A Trip to Thailand Exposes the Plight of Burmese Refugees

January 20, 2011








The NEED Farm
Photo by Emily Sessoms (Class of 2012)

Students at the Network for Environment and Economic Development (NEED) Farm



Since 1962, Burma has been ruled by a military regime that has oppressed many ethnic groups and civil liberties. Reports of rape, torture and destruction of land abound, and minority ethnic groups have been subject to attacks and denied independence.

In January, 14 students and two faculty members traveled to Thailand to study human rights violations in Burma. The field-study, led by Assistant Professor of Political Science Dan Chong, visited the towns of Chiang Mai and Mae Sot and allowed students to gain first-hand experiences of the current situation, the culture and what different organizations are doing to help.



Chiang Mai and Human Rights Organizations


Beau Thomas (Class of 2011HH), Sandra Chacon and Emily Sessoms (Class of 2012)
Photo by Emily Sessoms (Class of 2012)

Students visit a Buddhist sanctuary.

The trip began in Chiang Mai with visits to Buddhist temples and the opportunity to attend a monk-chat, which helped enhance understanding across religious differences. Many students had little prior exposure to Buddhism, and gained insight from the intimate discussions.

Then, the real work began. Students found themselves carrying banana trees, digging trenches, weeding, chopping hay, planting chilies, mixing compost and—for some of them—breaking shovels. They performed this work with the Network for Environment and Economic Development (NEED) Farm, an organization that recruits Burmese citizens and teaches them organic farming techniques to use upon their return to Burma. For two days, the students attempted to learn farming techniques while talking with Burmese citizens alongside them. During these discussions, one man revealed that he had been a monk and was forced into the army for two years until he escaped to Thailand.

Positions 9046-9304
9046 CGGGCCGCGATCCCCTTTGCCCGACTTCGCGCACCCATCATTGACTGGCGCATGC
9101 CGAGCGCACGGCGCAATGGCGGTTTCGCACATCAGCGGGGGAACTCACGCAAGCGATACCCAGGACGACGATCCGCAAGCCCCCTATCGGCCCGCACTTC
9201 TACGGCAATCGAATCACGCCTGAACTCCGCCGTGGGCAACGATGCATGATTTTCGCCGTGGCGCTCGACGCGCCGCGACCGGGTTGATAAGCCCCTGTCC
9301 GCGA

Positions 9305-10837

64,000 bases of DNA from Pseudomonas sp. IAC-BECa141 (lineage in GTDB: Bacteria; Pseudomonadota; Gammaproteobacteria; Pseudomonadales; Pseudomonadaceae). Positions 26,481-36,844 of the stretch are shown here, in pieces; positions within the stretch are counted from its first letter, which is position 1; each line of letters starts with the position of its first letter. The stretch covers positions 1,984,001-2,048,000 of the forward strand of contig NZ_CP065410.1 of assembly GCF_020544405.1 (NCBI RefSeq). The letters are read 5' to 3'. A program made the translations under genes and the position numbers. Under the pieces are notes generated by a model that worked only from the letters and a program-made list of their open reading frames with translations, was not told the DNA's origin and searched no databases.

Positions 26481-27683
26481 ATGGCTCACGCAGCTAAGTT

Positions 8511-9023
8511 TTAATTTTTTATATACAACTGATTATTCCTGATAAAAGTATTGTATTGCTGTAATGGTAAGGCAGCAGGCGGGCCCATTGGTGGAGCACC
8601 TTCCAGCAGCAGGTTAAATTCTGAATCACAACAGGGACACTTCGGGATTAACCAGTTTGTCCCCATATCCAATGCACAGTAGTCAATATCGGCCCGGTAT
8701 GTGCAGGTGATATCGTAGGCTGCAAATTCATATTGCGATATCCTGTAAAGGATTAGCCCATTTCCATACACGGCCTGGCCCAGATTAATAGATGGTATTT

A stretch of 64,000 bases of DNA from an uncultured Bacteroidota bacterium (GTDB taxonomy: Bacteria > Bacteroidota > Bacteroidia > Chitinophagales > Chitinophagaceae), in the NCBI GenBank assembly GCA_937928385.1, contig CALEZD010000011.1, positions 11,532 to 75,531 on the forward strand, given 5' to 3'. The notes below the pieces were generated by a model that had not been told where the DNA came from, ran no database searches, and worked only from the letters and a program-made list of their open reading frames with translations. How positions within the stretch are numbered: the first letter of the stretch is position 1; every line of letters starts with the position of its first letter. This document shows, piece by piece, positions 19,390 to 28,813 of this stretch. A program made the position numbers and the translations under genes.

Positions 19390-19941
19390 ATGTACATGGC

Students used their hands for more than just tilling the earth. They gained a fuller appreciation for homegrown and organic food, as they devoured delicious meals that had been produced at the NEED Farm, wholeheartedly practicing the Burmese custom of eating with their hands.

In addition to working with the NEED Farm, the group met with other organizations working to improve the Burmese’s plight. One included Free Burma Rangers, a group that delivers relief and medical supplies into Burma, often risking their lives. (The most recent Rambo film is based on their mission!) Another was Democratic Voice of Burma (DVB), an un-biased media organization. They discussed their work and current issues within Burma, whose government censors television programs and newspapers. DVB explained how most footage from within Burma seen on international news comes from their organization, which sends their footage via satellite from Thailand to televisions within Burma. They represent the only source of non-state-controlled media.